My smartphone’s slowly getting scratched to hell, floating around in my bag. I want a thingy safe from the danger of loose change and bobby pins. I spend precious seconds poking around for my smartphone to check for urgently incoming Facebook likes, maybe a full two minutes each day. That’s nearly 12 hours of rummaging each year that could be alleviated by an immediately visible thingy on my wrist or face.
Unfortunately, the thingy of our dreams is not going to happen, not as a wearable, and certainly not in the near future. Here’s why:
- There’s not enough added value
Wearables are inconvenient, and current technology doesn’t offer enough added value to offset the drawbacks.This isn’t true for absolutely everyone. There are folks who truly dig knowing how many steps they walk each day, but for most of us, the novelty wears off sooner rather than later.
The Endeavor Partners research quoted by the trending Guardian piece focuses on fitness trackers, which Americans are ditching en masse. About 10% of U.S. adults bought a tracking gadget; a mere half of them still use it.
If you’re going to remember another gadget, it has to provide tangible added benefit. Leaving your smartphone at home means a panic attack on your commute, plus being exposed to dreaded eye contact on the metro. Forget your FitBit and, what? You’re missing a data point on your Lose It! graph.
Any reasonably-sized watch screen isn’t big enough to replicate the complexity of what a smartphone can do. Even reading a significant amount of text is out of the question. Voice controlled tech isn’t strong enough yet to facilitate complicated interactions, either. The slight convenience of not having to pull anything out of your pocket when you get a text doesn’t outweigh the effort required to deal with one more device.
- Wearable tech is dorky
A wrist- or ankle-mounted device is fairly discreet. Anything else looks ridiculous. Electronics anywhere near the face conjure up either insufferable Silicon Valley geeks or socially unacceptable cyborgs. We’re not going to get over the awkwardness of wearables anytime soon. Consider the general attitude towards Bluetooth headsets, which came out fourteen years ago.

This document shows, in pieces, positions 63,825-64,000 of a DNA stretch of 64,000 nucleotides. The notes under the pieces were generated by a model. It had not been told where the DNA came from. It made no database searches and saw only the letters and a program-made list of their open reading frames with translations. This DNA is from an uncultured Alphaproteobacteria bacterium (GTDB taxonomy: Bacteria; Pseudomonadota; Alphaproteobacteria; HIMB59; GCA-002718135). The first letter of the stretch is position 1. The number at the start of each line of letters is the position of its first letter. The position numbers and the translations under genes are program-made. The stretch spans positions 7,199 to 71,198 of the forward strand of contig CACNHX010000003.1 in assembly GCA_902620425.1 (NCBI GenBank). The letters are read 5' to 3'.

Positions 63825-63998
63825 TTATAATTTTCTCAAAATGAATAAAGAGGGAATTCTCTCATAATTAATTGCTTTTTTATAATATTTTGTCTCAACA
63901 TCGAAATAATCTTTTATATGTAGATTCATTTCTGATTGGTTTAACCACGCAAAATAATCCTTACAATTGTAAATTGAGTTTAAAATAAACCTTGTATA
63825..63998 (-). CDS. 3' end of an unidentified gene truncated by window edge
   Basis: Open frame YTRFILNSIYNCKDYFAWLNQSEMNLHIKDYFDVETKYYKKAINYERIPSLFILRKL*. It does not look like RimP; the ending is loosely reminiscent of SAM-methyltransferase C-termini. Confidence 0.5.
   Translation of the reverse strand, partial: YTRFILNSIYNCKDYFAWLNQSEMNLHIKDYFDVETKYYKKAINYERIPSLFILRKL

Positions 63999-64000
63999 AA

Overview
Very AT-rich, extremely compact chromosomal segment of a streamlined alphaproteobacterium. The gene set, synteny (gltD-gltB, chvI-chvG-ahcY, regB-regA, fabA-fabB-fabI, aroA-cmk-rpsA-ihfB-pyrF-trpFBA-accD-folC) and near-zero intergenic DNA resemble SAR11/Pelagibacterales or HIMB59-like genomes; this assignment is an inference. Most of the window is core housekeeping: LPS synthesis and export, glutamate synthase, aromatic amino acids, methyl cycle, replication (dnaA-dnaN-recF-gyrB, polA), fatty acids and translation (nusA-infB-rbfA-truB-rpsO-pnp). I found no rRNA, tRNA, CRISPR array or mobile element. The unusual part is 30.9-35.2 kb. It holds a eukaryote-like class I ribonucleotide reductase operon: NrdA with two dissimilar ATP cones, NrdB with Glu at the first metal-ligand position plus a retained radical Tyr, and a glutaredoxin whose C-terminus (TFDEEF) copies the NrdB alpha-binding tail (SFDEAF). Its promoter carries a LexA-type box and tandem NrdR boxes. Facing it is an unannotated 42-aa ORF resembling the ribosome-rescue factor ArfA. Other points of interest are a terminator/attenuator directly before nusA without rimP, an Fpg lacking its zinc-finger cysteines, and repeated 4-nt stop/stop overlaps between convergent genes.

Regrettably, wrist-mounted devices aren’t the solution either, because:
- No one wears a watch anymore
The usefulness of a watch has been completely usurped by digital devices. Actual watches are only fashionable as musty, outdated statements of wealth.
Watches aren’t cool. No one I know under 40 wears a watch, and certainly few folks under 30 would ever consider owning one.
Smartphones are fine, because they’re not something you wear. Even if you use the thing exclusively to shoot digi-zombies full of bullets, it’s an eccentric hobby rather than the personal image you present to a style-conscious public. Anything worn on your person has to make it over the fickle barrier of fashion.
The alternative to wearables
Wearables will work when tech renders them completely invisible — say, as contact lenses à la Minority Report, or as a device completely embedded in your clothes. We’ve got to be able to set it and forget it. My prediction: smartphones are going to completely take over the role of personal computers long before wearable tech becomes worthwhile.
We’re already well on our way there; many daily tasks (checking email and social media, getting directions, reading news, etc.) have already migrated to mobile. This trend’s only set to accelerate: estimates from last December put smartphone penetration at approximately 1 out of every 5 people worldwide. The future is definitely mobile. We’re just not going to wear it on our sleeves.
**Original article first published in Modern English Teacher, 2014 July issue.